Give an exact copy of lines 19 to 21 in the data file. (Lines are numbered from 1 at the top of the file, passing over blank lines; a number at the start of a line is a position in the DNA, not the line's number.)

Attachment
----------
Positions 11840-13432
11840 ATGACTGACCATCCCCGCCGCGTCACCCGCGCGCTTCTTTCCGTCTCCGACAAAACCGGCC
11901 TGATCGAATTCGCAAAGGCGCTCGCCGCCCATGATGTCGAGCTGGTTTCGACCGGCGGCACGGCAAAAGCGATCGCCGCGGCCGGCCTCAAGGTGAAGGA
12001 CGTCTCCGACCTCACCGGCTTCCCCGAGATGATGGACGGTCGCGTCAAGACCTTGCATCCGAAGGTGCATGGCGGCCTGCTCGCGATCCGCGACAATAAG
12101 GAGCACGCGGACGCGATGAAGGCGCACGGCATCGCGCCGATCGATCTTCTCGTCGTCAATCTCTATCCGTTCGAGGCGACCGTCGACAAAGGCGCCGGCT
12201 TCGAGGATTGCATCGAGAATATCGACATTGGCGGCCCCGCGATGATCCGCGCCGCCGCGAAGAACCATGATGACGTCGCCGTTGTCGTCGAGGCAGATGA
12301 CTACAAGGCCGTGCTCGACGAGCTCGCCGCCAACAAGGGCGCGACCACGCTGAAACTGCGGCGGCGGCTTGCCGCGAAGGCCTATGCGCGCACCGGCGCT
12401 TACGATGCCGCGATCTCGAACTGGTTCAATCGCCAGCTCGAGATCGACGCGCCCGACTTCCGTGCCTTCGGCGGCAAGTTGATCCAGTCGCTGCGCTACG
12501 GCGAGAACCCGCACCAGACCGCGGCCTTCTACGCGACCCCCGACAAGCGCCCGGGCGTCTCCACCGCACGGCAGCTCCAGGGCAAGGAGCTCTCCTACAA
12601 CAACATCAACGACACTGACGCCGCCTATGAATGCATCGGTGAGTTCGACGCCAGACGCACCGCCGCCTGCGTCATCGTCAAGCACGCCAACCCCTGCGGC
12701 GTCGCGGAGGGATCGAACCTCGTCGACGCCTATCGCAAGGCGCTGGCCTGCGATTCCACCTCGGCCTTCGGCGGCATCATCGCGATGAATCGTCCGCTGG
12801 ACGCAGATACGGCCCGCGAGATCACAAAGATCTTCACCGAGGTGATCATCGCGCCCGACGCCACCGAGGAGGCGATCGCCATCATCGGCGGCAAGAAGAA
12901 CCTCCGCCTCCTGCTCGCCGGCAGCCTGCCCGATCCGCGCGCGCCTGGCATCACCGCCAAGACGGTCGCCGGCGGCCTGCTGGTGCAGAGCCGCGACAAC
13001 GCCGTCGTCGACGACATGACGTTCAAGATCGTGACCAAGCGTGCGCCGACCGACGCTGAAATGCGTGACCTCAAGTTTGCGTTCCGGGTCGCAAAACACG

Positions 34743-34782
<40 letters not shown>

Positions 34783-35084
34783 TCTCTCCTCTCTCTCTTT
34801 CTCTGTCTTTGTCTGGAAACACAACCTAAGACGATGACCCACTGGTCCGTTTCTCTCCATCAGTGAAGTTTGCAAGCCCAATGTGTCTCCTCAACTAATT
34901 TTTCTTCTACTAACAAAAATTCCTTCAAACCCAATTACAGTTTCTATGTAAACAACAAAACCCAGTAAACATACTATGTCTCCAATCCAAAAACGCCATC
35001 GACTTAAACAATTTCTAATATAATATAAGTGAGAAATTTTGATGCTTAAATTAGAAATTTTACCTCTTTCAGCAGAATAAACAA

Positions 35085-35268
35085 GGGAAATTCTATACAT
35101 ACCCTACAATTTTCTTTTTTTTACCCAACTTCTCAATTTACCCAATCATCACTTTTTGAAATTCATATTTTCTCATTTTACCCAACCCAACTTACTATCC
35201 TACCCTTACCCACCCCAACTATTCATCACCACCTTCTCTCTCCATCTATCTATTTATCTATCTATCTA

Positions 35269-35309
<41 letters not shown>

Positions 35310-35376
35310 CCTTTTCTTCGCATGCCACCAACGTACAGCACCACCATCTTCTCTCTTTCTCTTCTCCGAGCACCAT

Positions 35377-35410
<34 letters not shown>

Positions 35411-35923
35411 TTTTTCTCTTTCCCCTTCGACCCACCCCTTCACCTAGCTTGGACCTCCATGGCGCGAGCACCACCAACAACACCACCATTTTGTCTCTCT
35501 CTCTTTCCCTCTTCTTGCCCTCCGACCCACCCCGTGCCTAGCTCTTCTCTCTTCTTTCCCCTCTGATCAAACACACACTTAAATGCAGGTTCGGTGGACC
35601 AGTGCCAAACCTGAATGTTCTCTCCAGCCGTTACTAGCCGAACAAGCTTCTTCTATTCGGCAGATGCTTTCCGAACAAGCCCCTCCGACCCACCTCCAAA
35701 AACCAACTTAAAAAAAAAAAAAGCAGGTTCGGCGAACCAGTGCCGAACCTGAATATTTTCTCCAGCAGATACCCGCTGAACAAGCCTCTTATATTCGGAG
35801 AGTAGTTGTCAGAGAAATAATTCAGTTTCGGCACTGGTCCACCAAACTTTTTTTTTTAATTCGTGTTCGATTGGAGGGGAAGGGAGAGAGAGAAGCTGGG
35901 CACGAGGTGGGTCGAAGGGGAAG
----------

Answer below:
34801 CTCTGTCTTTGTCTGGAAACACAACCTAAGACGATGACCCACTGGTCCGTTTCTCTCCATCAGTGAAGTTTGCAAGCCCAATGTGTCTCCTCAACTAATT
34901 TTTCTTCTACTAACAAAAATTCCTTCAAACCCAATTACAGTTTCTATGTAAACAACAAAACCCAGTAAACATACTATGTCTCCAATCCAAAAACGCCATC
35001 GACTTAAACAATTTCTAATATAATATAAGTGAGAAATTTTGATGCTTAAATTAGAAATTTTACCTCTTTCAGCAGAATAAACAA